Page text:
Nathan continues on, “yes, it was Sawah. She sneak up to da taybow and she reach vewy, vewy slowly and quietly into da jar an she take da canny corns so she can eat dem. An dats how it happen. It not me.” And he folds his arms, leans back in his chair and looks across the table at Sara as he shakes his head in disgust at her treachery.

Meanwhile, Sara’s mouth has hit the floor at the shock of the accusation just leveled at her. As the injustice of it all sinks in, she becomes defensive and insistent that she WAS NOT the one who took the candy corn.

We know this. This isn’t our first rodeo. We just couldn’t compose ourselves enough to reassure her. Thankfully, she caught on (I’m not sure if it was the poor attempt at concealing our laughter or the shaking or the tears that gave us away) and actually even played along as Nathan continued to insist that she was the culprit not him.

No, of course not, I mean …

“It not me.”

is this the sweet, innocent face of a storyteller willing to throw his sister under the bus to save himself? Why yes, yes it is.

We did manage to pull ourselves together enough to express our dismay at “anyone” who would sneak or lie or more importantly, mess with mommy’s decorations. He just turned five, if he’s still doing this sort of thing when he’s in law school, I’ll worry then.

Truthfully, I’m pretty excited that my boy with a speech and expressive language delay told such an elaborate tale and that I was able to clearly understand every devious word.

Halloween Happenings

Halloween is over, time to reflect on how much fun we had! I told you about the wild beasts devouring our pumpkins. Incidentally, my husband was very disappointed that I did not share the harrowing tale of how he risked life and limb to rescue three of our six pumpkins from the “tusks of death”, or something like that. Honey, you are my hero! So, we were down three pumpkins. Thankfully, I knew where to get more and all was once again right with the world.

Let the pumpkin carving commence …

The newly carved pumpkins had to spend the night on the dining room table, safe from hungry wild beasts.

Trick-or-Treating …

also know as “mommy chasing Nathan up and down dark streets trying to prevent bodily harm, excessive doorbell ringing and a complete breakdown of all manners and self-control as the pursuit of candy switches off all but his basic reptilian brain function”.

Our house is not in the best area for trick-or-treating as we are a little more “rural”, so we headed a few miles down the road to Andrew and Eileen’s (Ethel’s) neighborhood for pizza and the truck-loads of candy family oriented suburban neighborhoods are known for. Our kids love their kids, Ryan and Molly, so they were VERY excited about trick-or-treating with their buddies!

Ryan (Clone Trooper), David (Snake Eyes), Sara (Genie), Nathan (Chop-Chop) and Molly (a Purple Butterfly Fairy)

We picked up a couple of extra fairies along the way (as is always a possibility while trick-or-treating in a family oriented suburban neighborhood) but we didn’t keep them.

The kids had a GREAT time and came home with a TON of candy …

I mean, A TON of candy, which you can see Nathan and Grandma obsessively sorted by genre’.

Disclaimer: I will in no way, absolutely never, not a chance in sugar heaven, allow my children to consume all of this candy. Masses of Skittles, Nerds, Laffy Taffy, Starbursts and Lemon Heads have been set aside for upcoming Cub Scout events so they can be consumed by other people’s children. Don’t worry though, my children will get some of their candy (I’m not a monster); oh, and a little of the chocolate has been safely tucked away for mommy. Okay, and daddy too. Okay, most of the chocolate.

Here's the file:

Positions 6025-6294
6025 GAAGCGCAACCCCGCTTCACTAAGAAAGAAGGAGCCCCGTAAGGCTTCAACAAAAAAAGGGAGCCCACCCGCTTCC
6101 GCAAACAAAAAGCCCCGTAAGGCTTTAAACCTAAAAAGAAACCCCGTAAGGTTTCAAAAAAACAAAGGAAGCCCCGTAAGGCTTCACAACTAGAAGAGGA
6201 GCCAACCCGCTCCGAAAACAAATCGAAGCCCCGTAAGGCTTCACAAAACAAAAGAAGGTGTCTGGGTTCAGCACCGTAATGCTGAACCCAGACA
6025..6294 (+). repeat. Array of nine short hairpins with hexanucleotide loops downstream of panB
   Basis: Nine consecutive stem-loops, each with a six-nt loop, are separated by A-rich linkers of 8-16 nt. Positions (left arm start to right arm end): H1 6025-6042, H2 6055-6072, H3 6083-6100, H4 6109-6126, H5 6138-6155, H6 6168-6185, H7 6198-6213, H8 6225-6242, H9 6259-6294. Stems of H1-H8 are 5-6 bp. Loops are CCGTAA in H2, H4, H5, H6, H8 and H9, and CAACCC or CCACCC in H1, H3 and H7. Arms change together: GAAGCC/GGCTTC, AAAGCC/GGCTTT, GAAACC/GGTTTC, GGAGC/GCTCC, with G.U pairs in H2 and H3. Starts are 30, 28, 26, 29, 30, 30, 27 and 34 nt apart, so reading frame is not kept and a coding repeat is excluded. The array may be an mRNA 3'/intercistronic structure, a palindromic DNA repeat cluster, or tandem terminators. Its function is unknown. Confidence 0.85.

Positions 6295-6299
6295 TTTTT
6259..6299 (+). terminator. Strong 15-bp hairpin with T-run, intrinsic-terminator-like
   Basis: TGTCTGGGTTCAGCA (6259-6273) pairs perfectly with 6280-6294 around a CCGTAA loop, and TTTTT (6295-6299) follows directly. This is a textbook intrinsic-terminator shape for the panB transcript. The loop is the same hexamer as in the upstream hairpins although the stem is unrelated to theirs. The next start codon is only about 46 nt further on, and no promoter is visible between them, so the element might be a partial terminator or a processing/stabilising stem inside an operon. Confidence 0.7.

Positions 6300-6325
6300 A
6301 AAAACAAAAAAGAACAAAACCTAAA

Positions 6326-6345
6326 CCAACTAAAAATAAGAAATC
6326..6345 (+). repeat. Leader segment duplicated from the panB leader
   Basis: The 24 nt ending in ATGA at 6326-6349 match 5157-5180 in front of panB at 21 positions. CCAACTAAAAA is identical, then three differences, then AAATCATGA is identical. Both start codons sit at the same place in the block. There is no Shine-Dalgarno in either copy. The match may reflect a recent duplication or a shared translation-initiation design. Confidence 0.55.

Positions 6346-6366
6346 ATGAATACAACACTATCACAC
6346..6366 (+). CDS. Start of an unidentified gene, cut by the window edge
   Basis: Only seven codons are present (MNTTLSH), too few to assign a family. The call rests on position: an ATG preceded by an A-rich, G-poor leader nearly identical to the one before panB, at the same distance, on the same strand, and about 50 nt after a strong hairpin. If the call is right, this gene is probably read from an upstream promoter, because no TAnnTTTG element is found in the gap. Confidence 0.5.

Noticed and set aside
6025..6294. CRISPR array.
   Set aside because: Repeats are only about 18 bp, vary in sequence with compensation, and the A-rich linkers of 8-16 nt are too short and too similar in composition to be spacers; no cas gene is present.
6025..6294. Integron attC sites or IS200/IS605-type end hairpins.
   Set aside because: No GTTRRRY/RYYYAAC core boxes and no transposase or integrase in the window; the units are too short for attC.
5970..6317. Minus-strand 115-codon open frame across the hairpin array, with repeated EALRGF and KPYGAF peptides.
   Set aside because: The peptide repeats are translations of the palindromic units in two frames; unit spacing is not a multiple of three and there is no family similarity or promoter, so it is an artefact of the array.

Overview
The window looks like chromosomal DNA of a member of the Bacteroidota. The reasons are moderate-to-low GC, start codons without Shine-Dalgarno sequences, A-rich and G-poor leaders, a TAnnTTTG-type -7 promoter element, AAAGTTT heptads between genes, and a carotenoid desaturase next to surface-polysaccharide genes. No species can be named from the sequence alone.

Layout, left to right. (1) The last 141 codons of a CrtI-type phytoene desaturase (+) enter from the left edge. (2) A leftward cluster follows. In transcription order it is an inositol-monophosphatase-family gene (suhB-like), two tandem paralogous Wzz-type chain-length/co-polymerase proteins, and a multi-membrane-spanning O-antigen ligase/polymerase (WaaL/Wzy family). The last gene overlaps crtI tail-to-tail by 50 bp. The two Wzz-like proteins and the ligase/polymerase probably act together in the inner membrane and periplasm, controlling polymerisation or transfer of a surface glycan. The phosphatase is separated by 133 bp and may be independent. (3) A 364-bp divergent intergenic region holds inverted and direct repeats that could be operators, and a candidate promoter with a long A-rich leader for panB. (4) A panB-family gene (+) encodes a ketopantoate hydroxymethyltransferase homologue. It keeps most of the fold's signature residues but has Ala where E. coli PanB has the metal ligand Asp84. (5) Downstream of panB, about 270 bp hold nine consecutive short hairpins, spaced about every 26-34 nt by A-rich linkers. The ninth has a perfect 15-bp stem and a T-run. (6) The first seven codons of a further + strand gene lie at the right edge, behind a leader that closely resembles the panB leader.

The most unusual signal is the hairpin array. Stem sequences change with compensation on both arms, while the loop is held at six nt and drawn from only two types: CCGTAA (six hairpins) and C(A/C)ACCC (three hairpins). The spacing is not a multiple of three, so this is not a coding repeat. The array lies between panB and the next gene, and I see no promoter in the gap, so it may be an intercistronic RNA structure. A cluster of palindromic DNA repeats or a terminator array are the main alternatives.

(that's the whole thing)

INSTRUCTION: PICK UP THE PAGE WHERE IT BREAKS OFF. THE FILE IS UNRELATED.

The pumpkins made it to the porch Halloween night and survived the Javelinas but were done in by the 90 degree temperatures the next day.

“Mommmmy, DAT PIGS EATIN’ MY PUNKIN …”

What is that strange noise?

It is 10 o’clock at night and we are sitting down (finally), relaxing and watching a little TV that doesn’t have a square talking sea sponge, brightly colored Ninjas or a little pirate named Jake. The kids are all in bed asleep, Gracie is curled up in her dog bed next to us, Grandma isn’t making any trouble, so what is making that sound?

My husband gets up to investigate, looks out the window next to the front door and “whisper yells” – you know the voice I am talking about, that excited voice that doesn’t want to wake the kids or in this case scare something away (or wake the kids) but needs to convey urgency – at me “You have got to come take a look at this. You aren’t going to like it, but you need to come and check it out.”

This NEVER turns out well for me.

Since we moved to a more “deserty” area of the Sonoran desert, our home – which we now refer to as “The Brewer Nature Preserve” – has been visited by all manner of creatures. Most stay outside where they can be “appreciated” from a distance. However, on some regrettable occasions, a few have made their way indoors, prompting my husband to say something like “you aren’t going to like this, but you need to come and check it out.”

So I muster my courage, swallow the lump in my throat, and walk in his general direction; he’s still by the front door, looking outside. Whew, at least it’s outside. I peek out the window and “what to my wondering eyes do appear?” Three Javelinas devouring the perfect pumpkins I had just purchased earlier that day. I did not expect that.

Late night snack.

My immediate reaction was relief “thank the Lord it’s not a snake” (I do not enjoy snakes) which was closely followed by “hey PIG, that’s my kid’s pumpkin!” Which then quickly changed to “Hey, those are Javelinas. RIGHT THERE. Amazing”. And then I saw two more and then I saw the baby one.